Birmingham to consider road diet and bike lanes

Wednesday, February 8th, 2012

As we’ve mentioned before, Birmingham is really starting to get more involved in improving biking and walking opportunities.

One of there latest efforts is to improve Maple Road between Eton and Woodward. This is a main gateway to their downtown and the road isn’t too pretty. It’s mostly a four lane road that allows on-street parking except between 7am and 9am and 4pm and 6pm.

The road carries significant vehicle traffic mostly during rush hour and road that very few would feel comfortable biking on.

We’ve heard that many of the houses along this stretch are rentals, which is probably an reflection on the unwelcoming street.

A proposed alternative is a road diet, taking it to three lanes with bike lanes. The current lane design would be maintained at the intersections to facilitate more traffic flow. Traffic models determined that 30% of the vehicle traffic would use other roads if this were to happen and travel delays would not be that much worse. While motorists might wait more at the Adams crossing, the Woodward crossing would operate with less delay.

If you are interested in supporting this, please attend this upcoming public meeting on February 13th. The details are below the fold.

Adding bike lanes to this section of Maple would connect the popular Eton Road cycling route to downtown Birmingham. It would also connect the transit center and Troy’s shopping district to downtown Birmingham as well.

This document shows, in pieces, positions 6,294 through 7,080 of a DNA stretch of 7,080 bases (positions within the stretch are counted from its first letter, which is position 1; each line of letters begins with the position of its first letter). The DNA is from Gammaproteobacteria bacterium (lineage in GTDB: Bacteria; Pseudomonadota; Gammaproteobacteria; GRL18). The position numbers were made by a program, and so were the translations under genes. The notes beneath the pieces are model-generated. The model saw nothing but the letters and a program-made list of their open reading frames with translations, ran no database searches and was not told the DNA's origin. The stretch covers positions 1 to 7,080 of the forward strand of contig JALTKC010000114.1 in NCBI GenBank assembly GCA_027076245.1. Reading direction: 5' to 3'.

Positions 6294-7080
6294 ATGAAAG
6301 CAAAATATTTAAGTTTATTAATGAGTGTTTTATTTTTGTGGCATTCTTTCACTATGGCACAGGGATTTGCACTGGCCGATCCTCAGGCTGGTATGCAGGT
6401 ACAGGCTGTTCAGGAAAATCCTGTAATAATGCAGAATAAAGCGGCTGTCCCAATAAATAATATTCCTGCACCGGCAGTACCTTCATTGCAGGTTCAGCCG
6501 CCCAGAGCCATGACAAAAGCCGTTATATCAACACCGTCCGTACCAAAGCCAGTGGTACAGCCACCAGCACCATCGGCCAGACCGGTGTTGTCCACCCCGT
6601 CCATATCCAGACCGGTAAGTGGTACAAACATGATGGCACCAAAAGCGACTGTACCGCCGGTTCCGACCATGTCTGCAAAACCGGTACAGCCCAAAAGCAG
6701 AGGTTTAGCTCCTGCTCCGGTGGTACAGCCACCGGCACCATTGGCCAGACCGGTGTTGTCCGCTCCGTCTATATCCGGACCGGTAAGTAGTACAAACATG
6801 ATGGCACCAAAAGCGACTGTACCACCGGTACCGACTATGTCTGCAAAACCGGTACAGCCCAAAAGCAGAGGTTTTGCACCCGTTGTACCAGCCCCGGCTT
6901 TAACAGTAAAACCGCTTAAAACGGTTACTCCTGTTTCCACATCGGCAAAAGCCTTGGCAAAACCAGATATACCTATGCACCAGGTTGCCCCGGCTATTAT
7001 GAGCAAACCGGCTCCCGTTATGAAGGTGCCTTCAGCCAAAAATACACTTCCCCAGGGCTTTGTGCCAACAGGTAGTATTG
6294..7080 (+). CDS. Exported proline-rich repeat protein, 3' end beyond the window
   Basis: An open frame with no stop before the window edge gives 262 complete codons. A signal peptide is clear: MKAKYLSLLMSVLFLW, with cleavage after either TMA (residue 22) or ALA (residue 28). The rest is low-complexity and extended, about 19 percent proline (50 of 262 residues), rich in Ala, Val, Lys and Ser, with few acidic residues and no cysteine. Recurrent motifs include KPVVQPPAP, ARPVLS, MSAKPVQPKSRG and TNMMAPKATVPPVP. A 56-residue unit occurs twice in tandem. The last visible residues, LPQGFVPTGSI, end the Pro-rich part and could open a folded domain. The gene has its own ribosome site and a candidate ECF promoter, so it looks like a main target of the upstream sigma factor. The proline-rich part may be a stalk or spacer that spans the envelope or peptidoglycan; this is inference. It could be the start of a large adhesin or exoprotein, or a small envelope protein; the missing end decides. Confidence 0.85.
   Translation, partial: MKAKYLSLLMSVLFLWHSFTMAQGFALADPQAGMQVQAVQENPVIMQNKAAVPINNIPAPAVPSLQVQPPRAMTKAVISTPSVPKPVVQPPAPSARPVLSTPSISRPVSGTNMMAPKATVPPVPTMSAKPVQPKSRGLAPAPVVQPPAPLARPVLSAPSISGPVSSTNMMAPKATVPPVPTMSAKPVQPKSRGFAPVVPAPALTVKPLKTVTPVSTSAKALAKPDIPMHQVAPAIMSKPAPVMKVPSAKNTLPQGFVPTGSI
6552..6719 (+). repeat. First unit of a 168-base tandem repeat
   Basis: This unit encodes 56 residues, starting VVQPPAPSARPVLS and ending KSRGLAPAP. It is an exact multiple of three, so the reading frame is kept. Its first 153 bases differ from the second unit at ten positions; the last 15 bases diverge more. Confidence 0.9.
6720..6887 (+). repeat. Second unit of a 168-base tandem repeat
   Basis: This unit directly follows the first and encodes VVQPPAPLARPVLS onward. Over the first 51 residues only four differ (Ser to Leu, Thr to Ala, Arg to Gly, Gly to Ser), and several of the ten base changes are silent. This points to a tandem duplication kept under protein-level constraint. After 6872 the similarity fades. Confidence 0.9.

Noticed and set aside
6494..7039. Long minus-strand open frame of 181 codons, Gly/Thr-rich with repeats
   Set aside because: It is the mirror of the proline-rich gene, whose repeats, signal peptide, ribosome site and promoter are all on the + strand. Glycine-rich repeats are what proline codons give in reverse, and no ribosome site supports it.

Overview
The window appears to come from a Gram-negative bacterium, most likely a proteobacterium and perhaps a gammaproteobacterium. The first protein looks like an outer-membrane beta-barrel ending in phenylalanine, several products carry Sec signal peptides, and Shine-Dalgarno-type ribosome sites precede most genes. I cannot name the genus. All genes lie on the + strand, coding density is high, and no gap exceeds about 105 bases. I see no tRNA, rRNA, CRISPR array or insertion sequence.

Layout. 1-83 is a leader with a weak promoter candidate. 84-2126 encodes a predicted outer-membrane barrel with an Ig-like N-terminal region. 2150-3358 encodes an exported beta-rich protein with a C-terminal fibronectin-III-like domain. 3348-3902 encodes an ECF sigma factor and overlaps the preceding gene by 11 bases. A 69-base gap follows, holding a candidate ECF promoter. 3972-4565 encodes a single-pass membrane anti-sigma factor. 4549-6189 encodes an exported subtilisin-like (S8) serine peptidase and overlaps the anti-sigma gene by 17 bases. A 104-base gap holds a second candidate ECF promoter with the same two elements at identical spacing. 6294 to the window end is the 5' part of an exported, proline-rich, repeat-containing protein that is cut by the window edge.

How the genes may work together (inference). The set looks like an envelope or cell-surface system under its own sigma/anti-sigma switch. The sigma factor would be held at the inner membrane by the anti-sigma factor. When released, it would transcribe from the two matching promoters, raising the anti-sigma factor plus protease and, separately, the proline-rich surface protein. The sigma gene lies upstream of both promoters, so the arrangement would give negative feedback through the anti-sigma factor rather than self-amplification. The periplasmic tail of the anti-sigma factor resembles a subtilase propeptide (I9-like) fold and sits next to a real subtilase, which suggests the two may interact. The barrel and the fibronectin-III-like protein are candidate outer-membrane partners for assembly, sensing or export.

Royal Oak non-motorized plan updates

Friday, September 30th, 2011

The Draft Royal Oak Non-motorized Plan was forwarded by the Planning Commission to the City Commission on September 13th. On Monday the City Commission will decide whether to approve the plan for distribution to adjacent communities, MDOT, SEMCOG, and others. After a 63-day comment period, the Planning Commission can hold a formal public hearing and decide whether to adopt the plan. The City Commission may assert their right to approve or reject the plan.

Confused yet?

The city staff did send a letter to the Commission which provides an overview and these concerns expressed by the Engineering department.

The Non-Motorized Transportation Plan includes recommendations for both road diets with bike lanes and shared-lane markings on various streets throughout the city. Questions arose after we received the plan regarding proposed road diets for Twelve Mile Road, Thirteen Mile Road, Fourteen Mile Road, Crooks Road, and Main Street. The Engineering Department indicated that road diets would not be suitable on these roads due to their traffic volumes and would therefore not support them. The Active Transportation Alliance disagrees and feels road diets would be suitable for these streets. As a compromise, the plan states that if traffic volumes preclude a full road diet on any of these streets, then shared-lane markings could be installed as an alternative.

The traffic volumes do support some of engineering’s concerns. However, Crooks Road and Main Street look very different throughout their length. Crooks Road north of 13 Mile might not be suitable for a road diet, whereas it might south of 13 Mile. Main Street through the central business district is ripe for a road diet, as are the portions north of 12 Mile into Clawson — where it has already been road dieted successfully.

During the past couple weeks, there have been at least a few news stories about the plan, the latter of which made the front page.

Royal Oak City Commission Candidates

League of Women Voters recently held a forum for Royal Oak Commission candidates. One question for the candidates was, “What is your opinion of the non-motorized plan?”

The Royal Oak Patch covered the event and has their responses to this question. All of the candidates voiced their support for the non-motorized plan, though some were quick to offer caveats as well.

Here’s what we think of the responses: